ADVERTISEMENT
ADVERTISEMENT

Landmark Biotech Research Began With A Seaside Stroll

A revolutionary new way to make monoclonal antibodies (MAbs) was born during a walk on the beach in La Jolla, Calif. During that stroll in 1984, Steve Benkovic, a professor of organic chemistry from Penn State University, and Richard Lerner, director of the Research Institute of Scripps Clinic in La Jolla, vented their frustrations - frustrations that arose from screening hybridoma-derived MAbs for catalytic (enzyme) activity. Monoclonal antibodies are of vital importance in diagnostics becaus

Ricki Lewis

A revolutionary new way to make monoclonal antibodies (MAbs) was born during a walk on the beach in La Jolla, Calif. During that stroll in 1984, Steve Benkovic, a professor of organic chemistry from Penn State University, and Richard Lerner, director of the Research Institute of Scripps Clinic in La Jolla, vented their frustrations - frustrations that arose from screening hybridoma-derived MAbs for catalytic (enzyme) activity.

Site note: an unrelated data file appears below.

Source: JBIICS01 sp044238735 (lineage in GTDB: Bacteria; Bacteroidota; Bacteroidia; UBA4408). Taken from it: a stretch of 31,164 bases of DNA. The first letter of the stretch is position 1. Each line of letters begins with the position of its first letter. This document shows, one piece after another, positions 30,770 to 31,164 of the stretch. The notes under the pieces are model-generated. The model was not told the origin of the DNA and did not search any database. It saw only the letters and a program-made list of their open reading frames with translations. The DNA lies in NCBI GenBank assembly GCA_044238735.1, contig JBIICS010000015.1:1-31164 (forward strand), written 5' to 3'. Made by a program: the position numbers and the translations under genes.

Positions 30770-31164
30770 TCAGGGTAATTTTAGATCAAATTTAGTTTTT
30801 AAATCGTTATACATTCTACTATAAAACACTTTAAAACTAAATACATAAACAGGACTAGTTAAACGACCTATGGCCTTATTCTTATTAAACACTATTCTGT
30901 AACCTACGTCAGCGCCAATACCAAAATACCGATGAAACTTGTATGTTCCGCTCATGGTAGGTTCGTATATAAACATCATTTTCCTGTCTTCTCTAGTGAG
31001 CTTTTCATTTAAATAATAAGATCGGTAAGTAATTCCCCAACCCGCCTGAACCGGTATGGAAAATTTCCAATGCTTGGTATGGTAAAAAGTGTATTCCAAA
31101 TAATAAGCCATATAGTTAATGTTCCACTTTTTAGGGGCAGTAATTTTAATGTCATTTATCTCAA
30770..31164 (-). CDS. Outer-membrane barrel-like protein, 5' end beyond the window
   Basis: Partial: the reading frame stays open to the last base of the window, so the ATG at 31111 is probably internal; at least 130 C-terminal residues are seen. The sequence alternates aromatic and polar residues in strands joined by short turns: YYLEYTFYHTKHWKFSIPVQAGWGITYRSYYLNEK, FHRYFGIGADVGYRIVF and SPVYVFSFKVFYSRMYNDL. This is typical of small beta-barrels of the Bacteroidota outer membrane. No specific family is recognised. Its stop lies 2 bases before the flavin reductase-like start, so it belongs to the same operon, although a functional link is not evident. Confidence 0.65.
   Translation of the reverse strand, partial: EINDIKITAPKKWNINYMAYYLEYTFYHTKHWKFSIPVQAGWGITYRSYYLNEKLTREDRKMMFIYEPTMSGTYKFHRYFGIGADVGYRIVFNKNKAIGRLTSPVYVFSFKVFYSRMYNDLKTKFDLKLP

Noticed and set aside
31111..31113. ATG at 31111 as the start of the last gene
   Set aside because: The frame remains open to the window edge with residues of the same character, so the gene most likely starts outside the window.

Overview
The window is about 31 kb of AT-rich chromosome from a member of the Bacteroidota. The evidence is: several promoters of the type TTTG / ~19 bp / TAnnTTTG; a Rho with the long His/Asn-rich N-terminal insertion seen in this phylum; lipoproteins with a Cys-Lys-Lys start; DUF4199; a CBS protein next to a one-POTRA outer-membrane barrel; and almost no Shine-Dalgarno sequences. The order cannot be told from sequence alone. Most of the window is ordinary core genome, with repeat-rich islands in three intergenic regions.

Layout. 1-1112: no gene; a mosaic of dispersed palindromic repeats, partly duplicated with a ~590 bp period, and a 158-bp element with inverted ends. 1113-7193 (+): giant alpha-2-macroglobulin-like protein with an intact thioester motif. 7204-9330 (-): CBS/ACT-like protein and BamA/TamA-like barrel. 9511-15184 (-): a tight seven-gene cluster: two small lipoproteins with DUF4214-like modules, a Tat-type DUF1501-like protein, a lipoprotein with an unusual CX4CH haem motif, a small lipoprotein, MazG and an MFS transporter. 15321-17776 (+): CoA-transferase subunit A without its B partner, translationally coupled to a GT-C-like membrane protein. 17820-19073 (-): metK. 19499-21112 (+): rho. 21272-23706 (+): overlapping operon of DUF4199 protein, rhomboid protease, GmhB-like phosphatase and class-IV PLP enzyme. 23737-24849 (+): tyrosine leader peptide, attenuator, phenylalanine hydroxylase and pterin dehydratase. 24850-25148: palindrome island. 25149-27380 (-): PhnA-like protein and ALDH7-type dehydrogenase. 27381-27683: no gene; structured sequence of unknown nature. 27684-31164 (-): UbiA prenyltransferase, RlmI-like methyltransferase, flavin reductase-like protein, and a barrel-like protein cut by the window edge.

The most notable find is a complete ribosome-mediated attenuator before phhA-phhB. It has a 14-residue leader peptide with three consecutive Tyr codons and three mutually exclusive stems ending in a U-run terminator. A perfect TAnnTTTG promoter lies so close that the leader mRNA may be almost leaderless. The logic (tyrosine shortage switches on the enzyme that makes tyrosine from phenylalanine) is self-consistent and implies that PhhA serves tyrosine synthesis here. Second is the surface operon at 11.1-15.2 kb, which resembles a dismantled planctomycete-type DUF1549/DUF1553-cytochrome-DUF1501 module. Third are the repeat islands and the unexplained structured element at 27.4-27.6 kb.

Monoclonal antibodies are of vital importance in diagnostics because they provide a targeted way of recognizing a molecule. Benkovic and Lerner's problem was that because enzymes catalyze very specific types of reactions, the amino acid sequence of a particular catalytic antibody also had to be very specific. Hybridomas just weren't providing enough different antibodies to choose from.

Says Benkovic, "It had become obvious to both of us, in giving talks, that we couldn't answer two questions. First, how many antibodies in a response show...

Interested in reading more?

Become a Member of

Receive full access to digital editions of The Scientist, as well as TS Digest, feature stories, more than 35 years of archives, and much more!
Already a member?
ADVERTISEMENT